Last week we shared a story of missing SC duck hunter Tyler Doyle, complete with conspiracy theories posted on numerous social media pages. But as the search for Doyle continues past two full weeks, law enforcement agencies have said no foul play is suspected.
Several state and local agencies are continuing the search for Doyle, and this week, a Wisconsin-based nonprofit organization called Wings of Hope Search and Rescue joined in. This group brought in boats equipped with underwater sonar and 3D imaging, drones, and cadaver dogs.
Whatever conjecture has come from numerous armchair private investigators on social media, law enforcement and rescue agencies believe Doyle disappeared in the exact manner as reported on Jan. 26, when Doyle’s hunting partner called 911 after seeing Doyle’s boat, which had become disabled, taking on water outside of the jetties connecting Little River to the Atlantic Ocean.
The hunting partner was standing on the north jetty when the first rescue team arrived, having been dropped off by Doyle earlier. Duck hunting from these jetties is not uncommon, and leaving one hunter in one spot, then boating to another spot in order to cover more water or to set up decoys is also a fairly common practice.
Doyle’s neoprene waders, which are capable of floating for an extended period of time, were found by family members during the first couple of days after his disappearance. His wallet and some decoys have also been found.
The 74th Big Bass Rodeo and Fishtival is slated for March 25, 2023 in New Orleans.
The 74th Annual Big Bass Rodeo and Fishtival is scheduled for March 25, 2023 at New Orleans City Park.
The Big Bass Rodeo is the oldest freshwater rodeo in the United States, and features numerous divisions, including Adult, Junior, Kayak, Student, and Team. A Fishtival will take place the day of the event, featuring activities and entertainment throughout the morning, along with a visit from Robbie the Redfish and Parker the Raccoon.
If you’d like to get ready for the rodeo, the LDWF is offering two free bass fishing courses at the park on Feb. 25 and March 24. Courses will include bass behavior, proper handling of bass, and lure preparation and use. Click here for more info and to sign up.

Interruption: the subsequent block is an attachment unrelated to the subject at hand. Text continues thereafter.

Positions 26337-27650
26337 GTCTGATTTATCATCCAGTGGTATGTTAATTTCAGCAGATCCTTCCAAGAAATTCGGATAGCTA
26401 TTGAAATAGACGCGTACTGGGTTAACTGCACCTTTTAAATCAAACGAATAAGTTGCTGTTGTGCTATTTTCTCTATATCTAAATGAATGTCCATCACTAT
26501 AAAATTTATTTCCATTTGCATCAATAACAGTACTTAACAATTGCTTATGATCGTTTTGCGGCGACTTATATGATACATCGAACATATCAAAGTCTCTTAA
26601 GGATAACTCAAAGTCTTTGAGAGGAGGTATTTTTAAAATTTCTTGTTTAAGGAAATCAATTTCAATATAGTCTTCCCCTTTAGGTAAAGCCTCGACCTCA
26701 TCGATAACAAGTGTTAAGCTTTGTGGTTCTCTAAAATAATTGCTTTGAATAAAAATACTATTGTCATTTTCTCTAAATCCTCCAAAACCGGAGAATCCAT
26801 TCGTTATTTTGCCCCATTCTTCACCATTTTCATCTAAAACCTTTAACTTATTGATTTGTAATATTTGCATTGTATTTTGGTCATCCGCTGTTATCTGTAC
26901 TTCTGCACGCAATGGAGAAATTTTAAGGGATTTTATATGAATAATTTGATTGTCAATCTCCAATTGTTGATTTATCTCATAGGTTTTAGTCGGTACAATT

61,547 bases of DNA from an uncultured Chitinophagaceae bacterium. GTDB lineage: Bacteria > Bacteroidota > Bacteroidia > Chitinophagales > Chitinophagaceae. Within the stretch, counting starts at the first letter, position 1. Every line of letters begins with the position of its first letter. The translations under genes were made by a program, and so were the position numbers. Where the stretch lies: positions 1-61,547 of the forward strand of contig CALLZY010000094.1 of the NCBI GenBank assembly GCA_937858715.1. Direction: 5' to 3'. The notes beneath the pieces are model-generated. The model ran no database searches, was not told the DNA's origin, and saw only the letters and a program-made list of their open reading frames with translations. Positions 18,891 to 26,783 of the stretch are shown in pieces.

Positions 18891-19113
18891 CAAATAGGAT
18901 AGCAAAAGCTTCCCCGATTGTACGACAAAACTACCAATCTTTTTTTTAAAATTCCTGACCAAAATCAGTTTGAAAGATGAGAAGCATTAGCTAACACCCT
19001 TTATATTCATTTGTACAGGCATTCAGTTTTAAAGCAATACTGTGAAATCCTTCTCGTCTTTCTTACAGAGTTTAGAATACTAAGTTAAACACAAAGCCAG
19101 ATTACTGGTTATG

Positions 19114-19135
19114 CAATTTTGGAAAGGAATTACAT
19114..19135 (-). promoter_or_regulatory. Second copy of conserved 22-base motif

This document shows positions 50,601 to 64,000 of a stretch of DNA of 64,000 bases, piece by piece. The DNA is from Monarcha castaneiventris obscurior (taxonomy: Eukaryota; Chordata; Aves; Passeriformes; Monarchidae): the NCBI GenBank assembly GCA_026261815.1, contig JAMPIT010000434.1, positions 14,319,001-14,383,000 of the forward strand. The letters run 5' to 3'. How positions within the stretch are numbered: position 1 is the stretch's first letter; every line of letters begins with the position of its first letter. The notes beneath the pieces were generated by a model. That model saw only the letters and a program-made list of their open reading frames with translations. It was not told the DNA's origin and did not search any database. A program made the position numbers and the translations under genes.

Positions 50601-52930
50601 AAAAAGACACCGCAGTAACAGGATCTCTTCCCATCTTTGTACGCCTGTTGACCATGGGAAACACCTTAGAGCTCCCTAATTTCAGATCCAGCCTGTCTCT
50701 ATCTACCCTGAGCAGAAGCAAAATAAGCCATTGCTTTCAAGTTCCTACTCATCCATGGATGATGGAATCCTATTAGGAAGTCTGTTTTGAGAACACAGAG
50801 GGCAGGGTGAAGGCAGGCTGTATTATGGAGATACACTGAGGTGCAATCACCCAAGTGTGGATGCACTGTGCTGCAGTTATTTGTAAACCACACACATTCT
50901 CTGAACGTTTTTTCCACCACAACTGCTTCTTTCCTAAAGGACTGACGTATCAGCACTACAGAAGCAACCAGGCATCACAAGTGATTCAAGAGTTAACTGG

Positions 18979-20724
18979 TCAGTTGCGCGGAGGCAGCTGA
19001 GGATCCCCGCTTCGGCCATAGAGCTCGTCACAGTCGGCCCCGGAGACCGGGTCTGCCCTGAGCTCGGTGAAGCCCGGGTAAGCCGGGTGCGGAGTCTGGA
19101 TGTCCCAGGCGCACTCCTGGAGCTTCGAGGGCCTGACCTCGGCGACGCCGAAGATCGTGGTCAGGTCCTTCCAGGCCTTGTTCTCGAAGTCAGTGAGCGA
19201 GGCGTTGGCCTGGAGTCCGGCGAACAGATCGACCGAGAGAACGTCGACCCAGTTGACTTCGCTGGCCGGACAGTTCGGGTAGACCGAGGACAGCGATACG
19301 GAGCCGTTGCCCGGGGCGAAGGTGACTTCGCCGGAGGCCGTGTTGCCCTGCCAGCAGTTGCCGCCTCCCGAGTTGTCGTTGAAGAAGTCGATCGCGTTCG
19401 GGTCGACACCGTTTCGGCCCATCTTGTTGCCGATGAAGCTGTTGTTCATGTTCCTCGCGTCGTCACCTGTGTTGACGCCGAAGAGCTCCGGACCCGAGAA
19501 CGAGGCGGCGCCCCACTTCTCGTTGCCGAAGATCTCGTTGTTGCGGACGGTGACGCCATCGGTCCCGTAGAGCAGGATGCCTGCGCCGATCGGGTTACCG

What really happened to missing duck hunter Tyler Doyle?
Twenty-two-year-old Tyler Doyle of Loris, SC went missing during a duck hunt on Jan. 26, 2023 near the border of North and South Carolina. A massive manhunt began almost immediately, with rescuers reportedly on scene within 9 minutes of being called.
But as of Feb. 4, a full 9 days later, Doyle has not been found. This despite search and rescue teams from the U.S. Coast Guard, the SC Dept. of Natural Resources, the NC Marine Fisheries Division and numerous other local, highly-trained rescue teams with state-of-the-art technology looking non-stop. And that’s not to mention untold numbers of private volunteers also looking. From land, sea and air, it’s been a search of epic proportions.
As always, some folks jump to conclusions right away. It was the same in this case. Early on, some were calling it a hoax. All a conspiracy. His duck hunting buddy did it. He’s on the lam to escape an upcoming court date. He decided to start a new life. He’s safe at home, but staying hidden so that his wife can collect his life insurance money and hopefully collect some donations from the good people of the world.
But all the speculation has just been that – speculation and rumor. Started, spread and bolstered by those not on the ground, on the water, or involved in any way in the search for Doyle. Meanwhile, those organizations that have been involved in the search have tried to put those rumors to rest. Agencies like the SCDNR have released multiple statements saying this is simply the case of a boating/hunting accident and that no foul play is suspected.
Some new bass fishing regulations are in order for two Arkansas lakes beginning Jan. 1, 2023.
Anglers in Arkansas should note some new bass regulations which began on Jan. 1, 2023. The changes are for two lakes in the Natural State.
On Norfork Lake, regulations for all three species of black bass have been changed. The new law states that largemouth and smallmouth bass must be at least 13 inches long to keep. The length limit on spotted bass (sometimes called Kentucky bass) has been dropped. Anglers can keep spotted bass of any length.
The Arkansas Game & Fish Commission encourages anglers on Norfork Lake to keep smaller, legal-sized bass of all three species. While this may seem counterproductive and a shift from a long-standing, nationwide push to release bass to fight another day, this lake is currently overpopulated with small bass, which stunts the growth rates of all fish.
The same problem has led to a change in Sugarloaf Lake’s largemouth bass slot limit, which has been removed. Anglers can now keep any size bass from Sugarloaf Lake. AGFC has stated that the slot limit has left this lake, like Norfork, full of stunted bass.
A third lake that anglers should take note of is Lake Monticello. This lake has been renovated and is currently slowly refilling to full pool. It is open for anglers, but all gamefish must be released immediately.
For full information on fish and game regulations in Arkansas, click here.